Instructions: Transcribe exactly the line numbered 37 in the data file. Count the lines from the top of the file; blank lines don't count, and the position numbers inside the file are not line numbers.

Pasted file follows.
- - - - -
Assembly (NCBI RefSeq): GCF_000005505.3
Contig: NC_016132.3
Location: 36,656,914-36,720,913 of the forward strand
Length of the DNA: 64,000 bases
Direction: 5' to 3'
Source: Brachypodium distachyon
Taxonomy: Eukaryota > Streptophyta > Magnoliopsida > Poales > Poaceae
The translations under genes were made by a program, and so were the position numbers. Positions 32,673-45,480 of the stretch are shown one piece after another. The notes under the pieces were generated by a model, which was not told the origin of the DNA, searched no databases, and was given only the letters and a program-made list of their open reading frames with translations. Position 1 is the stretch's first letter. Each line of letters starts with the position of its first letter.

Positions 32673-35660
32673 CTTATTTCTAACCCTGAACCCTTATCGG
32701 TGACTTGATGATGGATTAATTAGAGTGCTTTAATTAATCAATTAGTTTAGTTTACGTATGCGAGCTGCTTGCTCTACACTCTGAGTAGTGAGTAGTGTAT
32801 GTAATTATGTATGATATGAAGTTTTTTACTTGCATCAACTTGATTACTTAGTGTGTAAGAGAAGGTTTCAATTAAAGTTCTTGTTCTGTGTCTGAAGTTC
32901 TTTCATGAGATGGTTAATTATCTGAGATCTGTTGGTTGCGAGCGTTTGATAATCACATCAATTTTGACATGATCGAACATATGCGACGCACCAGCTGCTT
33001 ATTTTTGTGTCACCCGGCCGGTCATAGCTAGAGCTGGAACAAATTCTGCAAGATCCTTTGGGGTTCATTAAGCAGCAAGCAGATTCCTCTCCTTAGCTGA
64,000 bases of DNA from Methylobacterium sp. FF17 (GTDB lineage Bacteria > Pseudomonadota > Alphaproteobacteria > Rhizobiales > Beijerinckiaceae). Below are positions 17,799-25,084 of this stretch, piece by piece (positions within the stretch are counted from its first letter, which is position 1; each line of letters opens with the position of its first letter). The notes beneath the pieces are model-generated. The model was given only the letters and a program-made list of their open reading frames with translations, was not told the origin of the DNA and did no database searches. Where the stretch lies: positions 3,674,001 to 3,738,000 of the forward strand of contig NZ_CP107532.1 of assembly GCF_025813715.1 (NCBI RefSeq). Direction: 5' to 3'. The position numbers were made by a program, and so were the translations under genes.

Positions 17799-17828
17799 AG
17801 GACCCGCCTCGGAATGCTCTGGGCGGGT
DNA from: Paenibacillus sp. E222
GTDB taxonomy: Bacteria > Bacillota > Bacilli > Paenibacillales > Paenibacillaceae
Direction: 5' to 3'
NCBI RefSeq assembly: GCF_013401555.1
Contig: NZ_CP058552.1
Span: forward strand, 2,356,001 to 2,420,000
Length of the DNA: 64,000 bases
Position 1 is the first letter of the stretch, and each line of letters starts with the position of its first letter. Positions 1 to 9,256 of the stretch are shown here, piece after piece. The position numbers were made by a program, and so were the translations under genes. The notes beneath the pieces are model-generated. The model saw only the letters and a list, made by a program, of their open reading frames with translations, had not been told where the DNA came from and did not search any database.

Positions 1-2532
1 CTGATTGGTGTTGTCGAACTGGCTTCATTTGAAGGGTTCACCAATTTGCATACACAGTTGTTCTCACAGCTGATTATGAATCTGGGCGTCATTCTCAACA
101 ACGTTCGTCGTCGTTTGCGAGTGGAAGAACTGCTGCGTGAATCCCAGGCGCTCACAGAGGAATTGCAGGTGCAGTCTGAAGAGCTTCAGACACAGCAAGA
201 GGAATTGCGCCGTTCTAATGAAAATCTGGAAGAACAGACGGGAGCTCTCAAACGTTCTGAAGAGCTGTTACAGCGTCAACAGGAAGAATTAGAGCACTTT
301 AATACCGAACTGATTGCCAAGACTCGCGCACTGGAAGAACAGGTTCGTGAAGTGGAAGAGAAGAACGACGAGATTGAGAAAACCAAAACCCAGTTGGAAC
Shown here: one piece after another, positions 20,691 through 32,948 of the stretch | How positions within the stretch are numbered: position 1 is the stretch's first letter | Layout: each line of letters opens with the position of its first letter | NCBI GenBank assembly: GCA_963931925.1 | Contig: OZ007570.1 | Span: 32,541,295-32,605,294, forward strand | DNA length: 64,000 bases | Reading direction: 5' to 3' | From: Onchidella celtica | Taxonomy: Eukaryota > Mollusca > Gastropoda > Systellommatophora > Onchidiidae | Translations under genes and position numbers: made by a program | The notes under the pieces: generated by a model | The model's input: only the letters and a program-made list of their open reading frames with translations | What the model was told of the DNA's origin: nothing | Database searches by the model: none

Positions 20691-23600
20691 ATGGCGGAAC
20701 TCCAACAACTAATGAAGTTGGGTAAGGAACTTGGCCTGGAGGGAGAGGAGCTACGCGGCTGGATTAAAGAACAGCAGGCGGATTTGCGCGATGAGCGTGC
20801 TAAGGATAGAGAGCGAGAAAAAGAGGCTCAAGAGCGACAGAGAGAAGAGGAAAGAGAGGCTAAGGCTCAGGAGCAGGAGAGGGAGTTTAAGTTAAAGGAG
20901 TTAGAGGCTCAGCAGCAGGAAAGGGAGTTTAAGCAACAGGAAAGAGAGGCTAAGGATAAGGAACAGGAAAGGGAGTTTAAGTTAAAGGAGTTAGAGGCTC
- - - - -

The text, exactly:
20901 TTAGAGGCTCAGCAGCAGGAAAGGGAGTTTAAGCAACAGGAAAGAGAGGCTAAGGATAAGGAACAGGAAAGGGAGTTTAAGTTAAAGGAGTTAGAGGCTC